As a solo toy, I thought the Superbe was just okay, but during intercourse with my (male) partner it was fantastic. Because of the curved shape, the Superbe is able to rest on my mons and vibrate on my clit in any position where I'm on my back. With the toy like this every thrust pushes the vibe down on my clit, and I'm able to move it around to get a better angle or the exact spot I want. This arrangement made it very easy for me to orgasm during intercourse, something that is otherwise a bit difficult for me and for that I have to give the Superbe some serious love. We have tried this set up with other toys, particularly with the Lily which shares a bit of the Superbe's shape, but never with this degree of success. It's almost like I was the Goldilocks of orgasms during intercourse and found that some toys are too big, some are too small, but this...this is just right.

Thanks so much vibrator.com

Thursday, June 10, 2010

Sex Blogging Ethics: Consent

So, today I read this article at Jezebel which asks if sex blogging is consensual, particularly when you write about specific encounters you have had. Now my brain is stuck on this concept, and I'm realizing that I have a number of posts that are still hiding in editing because they are enough about someone that I worry that I may be breaking someone's trust to publish them. Everyone I'm currently at all involved with knows that I have this blog and that I write about whatever thoughts I'm having about sex, but I wonder if that's implicit consent to being written about even in the vaguest of ways. I have no real desire to write explicitly about my encounters, but sometimes things come up because of what happened during said encounter. Is it wrong to write about those things if someone could read what I've written and say "oh, hey, that's about me."? Or does that just come with the territory of messing around with me? If I don't ever explicitly identify anyone, is that okay? Or should I be asking if it's okay to write about anything that has to do with sexual experiences that involve someone else? On top of that, do I have to go back and ask everyone I've ever messed around with if it's okay to share some of the experiences I had with them? Even if it's been years and we only hooked up once?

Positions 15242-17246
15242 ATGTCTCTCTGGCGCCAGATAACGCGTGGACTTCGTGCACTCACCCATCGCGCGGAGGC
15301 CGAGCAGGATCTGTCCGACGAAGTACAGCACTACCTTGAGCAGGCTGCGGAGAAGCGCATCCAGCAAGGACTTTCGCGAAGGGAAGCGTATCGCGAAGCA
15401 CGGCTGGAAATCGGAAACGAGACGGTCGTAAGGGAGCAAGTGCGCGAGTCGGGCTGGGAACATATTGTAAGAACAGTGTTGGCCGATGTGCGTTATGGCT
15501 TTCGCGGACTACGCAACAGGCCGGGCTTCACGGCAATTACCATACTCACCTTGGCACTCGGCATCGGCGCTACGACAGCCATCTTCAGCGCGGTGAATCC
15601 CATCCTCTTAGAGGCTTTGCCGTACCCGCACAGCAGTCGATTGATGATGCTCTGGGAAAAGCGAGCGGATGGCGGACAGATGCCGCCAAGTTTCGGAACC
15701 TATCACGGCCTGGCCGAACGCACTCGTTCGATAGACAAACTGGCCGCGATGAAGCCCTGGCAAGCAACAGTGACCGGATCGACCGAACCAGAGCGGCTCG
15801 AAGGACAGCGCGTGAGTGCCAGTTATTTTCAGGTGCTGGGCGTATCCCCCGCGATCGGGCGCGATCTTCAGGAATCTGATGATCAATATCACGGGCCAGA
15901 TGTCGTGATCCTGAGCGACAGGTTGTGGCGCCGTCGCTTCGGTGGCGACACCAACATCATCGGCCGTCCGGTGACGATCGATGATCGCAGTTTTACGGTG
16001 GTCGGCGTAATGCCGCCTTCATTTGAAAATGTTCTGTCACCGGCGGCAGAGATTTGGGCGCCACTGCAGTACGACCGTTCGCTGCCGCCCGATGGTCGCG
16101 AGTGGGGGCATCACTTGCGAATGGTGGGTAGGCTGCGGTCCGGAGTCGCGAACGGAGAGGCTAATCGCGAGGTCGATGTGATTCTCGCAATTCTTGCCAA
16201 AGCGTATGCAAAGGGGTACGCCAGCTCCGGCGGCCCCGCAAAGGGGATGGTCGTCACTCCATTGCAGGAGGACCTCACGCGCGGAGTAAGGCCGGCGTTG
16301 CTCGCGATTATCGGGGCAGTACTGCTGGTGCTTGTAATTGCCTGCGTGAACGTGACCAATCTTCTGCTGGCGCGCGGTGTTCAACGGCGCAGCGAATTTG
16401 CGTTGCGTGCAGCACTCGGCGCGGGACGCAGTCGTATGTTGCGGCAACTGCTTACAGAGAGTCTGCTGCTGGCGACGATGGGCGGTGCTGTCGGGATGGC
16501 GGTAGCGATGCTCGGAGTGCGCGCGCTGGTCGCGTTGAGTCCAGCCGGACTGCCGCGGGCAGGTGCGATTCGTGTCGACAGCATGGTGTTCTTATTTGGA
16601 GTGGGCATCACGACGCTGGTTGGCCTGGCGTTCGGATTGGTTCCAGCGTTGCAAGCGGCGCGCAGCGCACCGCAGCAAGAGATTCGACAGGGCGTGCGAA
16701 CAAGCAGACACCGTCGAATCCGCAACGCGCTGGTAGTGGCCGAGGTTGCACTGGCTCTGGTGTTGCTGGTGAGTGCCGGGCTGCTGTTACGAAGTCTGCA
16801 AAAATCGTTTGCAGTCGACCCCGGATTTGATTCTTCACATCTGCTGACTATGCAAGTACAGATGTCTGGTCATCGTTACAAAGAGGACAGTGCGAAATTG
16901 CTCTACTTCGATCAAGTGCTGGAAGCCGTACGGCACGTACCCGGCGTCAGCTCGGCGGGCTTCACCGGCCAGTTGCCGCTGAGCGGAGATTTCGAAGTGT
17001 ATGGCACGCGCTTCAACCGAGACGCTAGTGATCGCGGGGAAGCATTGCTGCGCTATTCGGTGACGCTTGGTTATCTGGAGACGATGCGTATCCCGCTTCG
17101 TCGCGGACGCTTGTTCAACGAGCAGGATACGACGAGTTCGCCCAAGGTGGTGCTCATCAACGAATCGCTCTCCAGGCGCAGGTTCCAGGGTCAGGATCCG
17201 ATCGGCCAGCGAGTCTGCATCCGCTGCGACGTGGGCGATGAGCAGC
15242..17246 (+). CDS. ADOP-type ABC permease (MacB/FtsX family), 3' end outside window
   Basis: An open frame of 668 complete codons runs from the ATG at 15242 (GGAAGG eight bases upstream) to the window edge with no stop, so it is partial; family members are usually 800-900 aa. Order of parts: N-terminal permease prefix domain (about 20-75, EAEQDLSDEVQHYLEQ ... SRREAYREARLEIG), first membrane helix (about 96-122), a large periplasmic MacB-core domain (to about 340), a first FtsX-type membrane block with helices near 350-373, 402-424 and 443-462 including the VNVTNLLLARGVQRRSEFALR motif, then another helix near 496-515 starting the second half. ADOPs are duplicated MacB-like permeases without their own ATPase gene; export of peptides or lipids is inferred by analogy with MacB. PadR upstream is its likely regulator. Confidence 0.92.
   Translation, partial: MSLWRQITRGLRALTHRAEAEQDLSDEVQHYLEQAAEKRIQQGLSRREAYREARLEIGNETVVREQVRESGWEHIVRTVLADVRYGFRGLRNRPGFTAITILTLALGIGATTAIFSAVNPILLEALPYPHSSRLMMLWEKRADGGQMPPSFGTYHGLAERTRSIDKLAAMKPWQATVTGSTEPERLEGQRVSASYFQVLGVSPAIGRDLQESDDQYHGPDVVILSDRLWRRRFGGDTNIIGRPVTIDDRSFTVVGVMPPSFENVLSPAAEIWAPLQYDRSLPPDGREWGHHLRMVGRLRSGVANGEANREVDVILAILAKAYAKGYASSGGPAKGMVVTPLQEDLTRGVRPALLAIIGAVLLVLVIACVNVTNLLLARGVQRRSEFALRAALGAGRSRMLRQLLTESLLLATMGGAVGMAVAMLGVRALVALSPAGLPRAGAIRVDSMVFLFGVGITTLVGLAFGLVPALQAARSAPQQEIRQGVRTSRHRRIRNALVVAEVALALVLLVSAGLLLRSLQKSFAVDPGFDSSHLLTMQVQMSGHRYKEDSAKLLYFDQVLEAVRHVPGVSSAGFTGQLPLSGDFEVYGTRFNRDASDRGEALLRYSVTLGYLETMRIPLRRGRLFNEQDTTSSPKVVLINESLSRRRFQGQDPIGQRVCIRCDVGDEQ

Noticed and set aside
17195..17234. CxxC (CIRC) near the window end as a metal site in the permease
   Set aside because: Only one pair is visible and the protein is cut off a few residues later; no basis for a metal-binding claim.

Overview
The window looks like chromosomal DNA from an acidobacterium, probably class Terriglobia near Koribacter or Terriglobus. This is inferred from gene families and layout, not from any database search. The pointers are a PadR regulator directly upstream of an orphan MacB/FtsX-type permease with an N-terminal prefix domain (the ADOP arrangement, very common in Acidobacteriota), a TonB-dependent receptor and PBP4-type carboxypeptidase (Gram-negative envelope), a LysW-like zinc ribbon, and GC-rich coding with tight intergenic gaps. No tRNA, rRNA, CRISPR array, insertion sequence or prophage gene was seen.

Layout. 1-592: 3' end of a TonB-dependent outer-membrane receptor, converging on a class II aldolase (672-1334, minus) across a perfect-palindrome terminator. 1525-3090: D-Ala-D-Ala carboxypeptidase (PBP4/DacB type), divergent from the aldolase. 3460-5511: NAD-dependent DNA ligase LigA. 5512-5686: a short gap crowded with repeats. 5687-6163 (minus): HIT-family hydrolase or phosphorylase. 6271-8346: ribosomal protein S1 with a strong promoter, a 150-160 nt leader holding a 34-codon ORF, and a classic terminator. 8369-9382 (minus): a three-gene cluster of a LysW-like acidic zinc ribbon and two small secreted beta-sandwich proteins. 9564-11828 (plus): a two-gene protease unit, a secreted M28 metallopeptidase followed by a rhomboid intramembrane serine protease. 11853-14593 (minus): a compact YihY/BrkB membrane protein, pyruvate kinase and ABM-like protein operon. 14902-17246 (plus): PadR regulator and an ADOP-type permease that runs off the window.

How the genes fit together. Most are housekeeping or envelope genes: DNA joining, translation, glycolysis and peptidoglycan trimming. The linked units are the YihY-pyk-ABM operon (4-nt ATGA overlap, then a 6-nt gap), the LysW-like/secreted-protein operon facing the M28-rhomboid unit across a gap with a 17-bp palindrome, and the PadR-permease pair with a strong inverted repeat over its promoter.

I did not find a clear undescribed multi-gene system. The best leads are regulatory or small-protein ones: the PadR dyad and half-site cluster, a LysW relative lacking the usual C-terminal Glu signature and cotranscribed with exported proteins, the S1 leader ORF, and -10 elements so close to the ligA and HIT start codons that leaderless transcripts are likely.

What do you think, internet?

Thursday, June 3, 2010

Why you cannot hide behind "free speech"

I appear to have a very hard time keeping my nose out of some of the more dramatic things that go on in the sex blogging community, I love to follow along as people better known than I tell others what they did wrong and so greatly admire what others in the community do to make it as safe of a space as possible and hold companies accountable for their actions. Mostly, I don't comment because mostly I'm on the outside of these things. There is one thing however, one thing that I am in fact late to the party on, that I don't think I can refrain from commenting on because a big part of it is something that bothers me on a very deep level.